Have you ever wondered what you could do with that doodle on the napkin or notepad? A doodle can be a way to awaken your sense of creativity and self-discovery. This type of drawing is born of intuition and is a great tool for connecting with your inner voice. I believe a doodle can spark a series of artworks when you are stumped for ideas. This type of “play” is important to everyone who wants to grow creatively. I use doodles as the basis of a lot of my own artwork and it has helped me to expand my artistic voice.
In this workshop, students will be using doodle drawings as a basis for embroidery and fiber art pieces. We will take doodle drawings that been inspired by “prompts” to see how you interpret ideas into drawings and expand them into abstract works of art. A variety of art materials will be used to help discover your inner child. No drawing experience is needed, just a sense of fun.Open to all levels.
Nature has been used for thousands of years in all art forms. It has been portrayed in all aspects of fiber art and has played a large role in all cultures around the world. Textile crafts such as weaving, lace, knitting, crochet, embroidery, quilting and rug making utilize details from our “Mother Earth”. I believe that every artist can be helped to find different ways of designing by looking at nature in more perceptive ways. We can all look at the same subject matter and it will always be unique to that person. With the following lessons, I hope to inspire students to take a fresh look at the world around them. Also, by taking the theme of Nature and exploring its different facets and design possibilities, you can develop a very personal and creative approach to these embroideries. We will also collect things for an idea box and use an art journal to paste images, draw sketches and ideas for our work and future projects. Working on one lesson over a period of time can produce a multitude of ideas, which can be developed further. While one idea can lead to another, sometimes the end result resembles nothing like the starting point. Plus, in our lessons we will experiment with background fabrics to be an integral part of the designs.
In this workshop, we will use a variety of techniques to create embroideries that will involve drawing, painting, collage, photography, and printing. I will touch on design, pattern, and texture, but you don’t need to know how to draw.
Do you want to feel more comfortable using color in your fiber art? This workshop will help you get your mind around color combinations and how the color wheel works. Instead of mixing paints, we will use frosting and food coloring to mix our colors for our color wheel. So, you can eat and learn at the same time! Also, you will get permission to go to the store and buy that big box of Crayons to use in another lesson. Hopefully by using these simple lessons I have put together to learn about color, you will be comfortable in using different color combinations in your fiber art. We will use collage, crayons, fabric and thread to explore color combinations.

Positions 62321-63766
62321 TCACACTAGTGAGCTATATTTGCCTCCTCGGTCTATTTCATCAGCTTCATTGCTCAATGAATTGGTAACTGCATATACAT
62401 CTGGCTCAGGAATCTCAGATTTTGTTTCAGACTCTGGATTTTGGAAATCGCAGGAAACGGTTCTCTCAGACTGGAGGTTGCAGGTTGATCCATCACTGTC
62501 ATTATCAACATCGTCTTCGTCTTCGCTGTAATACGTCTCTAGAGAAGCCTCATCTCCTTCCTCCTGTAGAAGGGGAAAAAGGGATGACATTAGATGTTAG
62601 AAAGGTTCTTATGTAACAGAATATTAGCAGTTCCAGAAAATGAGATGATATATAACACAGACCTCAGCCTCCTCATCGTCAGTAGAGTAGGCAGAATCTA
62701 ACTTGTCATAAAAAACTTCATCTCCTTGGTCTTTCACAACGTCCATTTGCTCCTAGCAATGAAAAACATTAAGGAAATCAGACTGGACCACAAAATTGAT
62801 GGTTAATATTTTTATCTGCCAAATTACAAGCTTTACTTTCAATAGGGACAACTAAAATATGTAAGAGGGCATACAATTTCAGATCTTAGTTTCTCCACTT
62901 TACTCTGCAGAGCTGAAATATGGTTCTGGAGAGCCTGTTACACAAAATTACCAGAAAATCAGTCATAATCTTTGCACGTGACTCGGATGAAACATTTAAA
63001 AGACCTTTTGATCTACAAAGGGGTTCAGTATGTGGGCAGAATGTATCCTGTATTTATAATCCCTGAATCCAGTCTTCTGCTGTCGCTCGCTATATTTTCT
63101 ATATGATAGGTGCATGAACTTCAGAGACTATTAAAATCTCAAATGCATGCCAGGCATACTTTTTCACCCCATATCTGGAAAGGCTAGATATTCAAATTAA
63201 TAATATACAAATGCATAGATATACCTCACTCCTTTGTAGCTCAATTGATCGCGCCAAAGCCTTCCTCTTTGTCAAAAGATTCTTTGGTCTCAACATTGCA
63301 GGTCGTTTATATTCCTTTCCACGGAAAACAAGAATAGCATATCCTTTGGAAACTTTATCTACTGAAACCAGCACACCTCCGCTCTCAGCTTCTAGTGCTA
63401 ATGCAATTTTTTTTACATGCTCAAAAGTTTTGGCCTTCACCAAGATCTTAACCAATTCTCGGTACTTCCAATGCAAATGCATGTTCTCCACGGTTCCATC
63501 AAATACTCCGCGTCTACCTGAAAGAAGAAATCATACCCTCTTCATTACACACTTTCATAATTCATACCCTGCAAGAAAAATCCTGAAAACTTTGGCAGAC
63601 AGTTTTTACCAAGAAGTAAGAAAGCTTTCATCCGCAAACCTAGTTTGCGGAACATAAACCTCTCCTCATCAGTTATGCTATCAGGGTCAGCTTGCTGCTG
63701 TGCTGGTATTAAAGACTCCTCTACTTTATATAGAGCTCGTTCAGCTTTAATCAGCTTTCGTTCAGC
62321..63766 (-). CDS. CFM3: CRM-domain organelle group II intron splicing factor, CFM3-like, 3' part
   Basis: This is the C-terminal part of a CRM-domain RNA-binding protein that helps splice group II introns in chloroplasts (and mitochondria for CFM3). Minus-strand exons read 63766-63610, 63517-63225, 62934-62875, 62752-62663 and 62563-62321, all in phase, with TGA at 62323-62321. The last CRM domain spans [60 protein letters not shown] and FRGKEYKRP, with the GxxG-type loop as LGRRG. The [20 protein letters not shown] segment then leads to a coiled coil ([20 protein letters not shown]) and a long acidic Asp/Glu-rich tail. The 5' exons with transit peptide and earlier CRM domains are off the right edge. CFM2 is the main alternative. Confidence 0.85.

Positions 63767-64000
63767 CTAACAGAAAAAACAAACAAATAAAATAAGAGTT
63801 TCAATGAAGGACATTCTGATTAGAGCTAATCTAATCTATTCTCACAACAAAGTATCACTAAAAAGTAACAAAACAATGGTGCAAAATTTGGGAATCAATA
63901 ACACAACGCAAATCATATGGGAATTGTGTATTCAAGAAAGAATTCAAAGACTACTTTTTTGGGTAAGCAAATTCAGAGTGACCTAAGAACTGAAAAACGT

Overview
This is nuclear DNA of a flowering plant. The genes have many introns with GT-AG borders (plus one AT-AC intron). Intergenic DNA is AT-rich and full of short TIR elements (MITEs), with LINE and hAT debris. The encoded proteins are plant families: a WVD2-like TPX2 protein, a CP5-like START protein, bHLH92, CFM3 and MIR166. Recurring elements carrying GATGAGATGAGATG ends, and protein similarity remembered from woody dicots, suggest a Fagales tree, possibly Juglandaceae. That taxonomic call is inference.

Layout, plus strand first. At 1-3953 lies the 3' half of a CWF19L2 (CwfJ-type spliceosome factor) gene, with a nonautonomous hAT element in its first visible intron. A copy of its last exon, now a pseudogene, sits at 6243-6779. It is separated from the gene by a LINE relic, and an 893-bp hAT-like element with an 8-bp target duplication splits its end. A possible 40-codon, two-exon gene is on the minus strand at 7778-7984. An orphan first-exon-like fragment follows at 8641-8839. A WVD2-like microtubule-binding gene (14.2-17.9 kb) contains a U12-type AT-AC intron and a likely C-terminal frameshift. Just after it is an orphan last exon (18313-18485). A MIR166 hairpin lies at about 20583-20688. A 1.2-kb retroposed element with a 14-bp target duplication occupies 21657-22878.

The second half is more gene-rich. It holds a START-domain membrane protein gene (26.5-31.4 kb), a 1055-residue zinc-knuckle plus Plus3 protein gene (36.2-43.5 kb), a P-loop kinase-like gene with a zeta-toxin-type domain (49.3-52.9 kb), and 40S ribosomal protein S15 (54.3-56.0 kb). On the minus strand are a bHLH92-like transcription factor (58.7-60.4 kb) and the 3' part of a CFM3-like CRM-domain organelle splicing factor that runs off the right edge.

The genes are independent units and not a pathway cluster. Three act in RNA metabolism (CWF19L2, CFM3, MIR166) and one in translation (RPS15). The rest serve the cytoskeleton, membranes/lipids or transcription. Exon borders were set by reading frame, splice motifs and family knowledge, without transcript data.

4 Lessons/4 weeks $40.00 US
Lesson 1-Intro to Color Lesson 2-Collecting Color Lesson 3-Magazine Collage and Color Lesson 4-Fiber Collage and Color
If you know me, you know I like to celebrate my birthday the whole month of March. I figure one day isn't enough to cram in all the celebrating, so I like to spread it out. This year I am extending my celebrating to my friends on Facebook, Twitter and Blog hoppers. I have set up on my website where you can buy a coupon for $20.00 and only pay $10.00 for it! It can be use for an online class or a piece of artwork valued over 200.00. This deal expires 3.31.2013 and the coupon is valid until 12.31.2015. So, you do have a while to use it. And just for the heck of it, I will throw in Free Shipping for USA customers. (But that is only if you get the coupon!) Only one coupon per customer please and let me know if you have any questions!! Click here to buy the coupon.
Getting new work framed for the Some Like it Hot Show-Upstate SC Encaustic Show! It will be at the Metropolitan Arts Council, 16 Augusta Road, Greenville SC. I will be one of 24 showing. Here is a list of all the artists:
Suzanne Bodson, Caroline Thomas, Calder Kellie Cawthon, Pat Cato, Jeanet Dreskin, Tricia Earle, Greg Flint, Paul Flint, Marie Gruber, Patricia Kilburg, Nadia Land-Greene, Laura MacPherson, Rosemary Moore, Maria Nitsche, Jane Nodine, Teri Pena, Teresa Prater, Susan Sorrell, Pat Spangler, Alexia Timberlake,Judy Verhoeven, Philip Whitley, Susan Young, Michael Ziemer
I have been working on my internet market for the New Year to bring more awareness to the plight of Fiber Art. How more people need more fiber in their life and how I am trying to remedy this. Jump on over and visit me! I always try to find interest stuff to post....most the time. :)
New Crop of Online Fiber Art Classes for the Winter of 2013.
All Classes are ongoing and self-paced FYI: If you are trying to sign up for a class, you might not be able to sign up via a tablet or iPad or phone, due to the way websites are going mobile. Contact the Susan for payment instructions.
I am now taking orders for custom dog portraits in different sizes. If you are interested in having your fur baby become a piece of hangable art, email me and we can talk "dog". I do have a website for my Southern Pop Paintings and it has more information on it.
6" x 6"
6" x 6" gallery wrapped is $125.00 plus shipping
8" x 8" gallery wrapped is $145.00 plus shipping
8" x 10"
8" x 11"
Haus and Little Joe
8" x 11"
8.5" x 11" gallery wrapped is $160.00 plus
10" x 10" gallery wrapped is $175.00 plus
(Shipping: $11.35 priority mail or less for smaller
(if you want a painting
of two or more images, I need a photo of them together and I charge 10.00 for each additional image)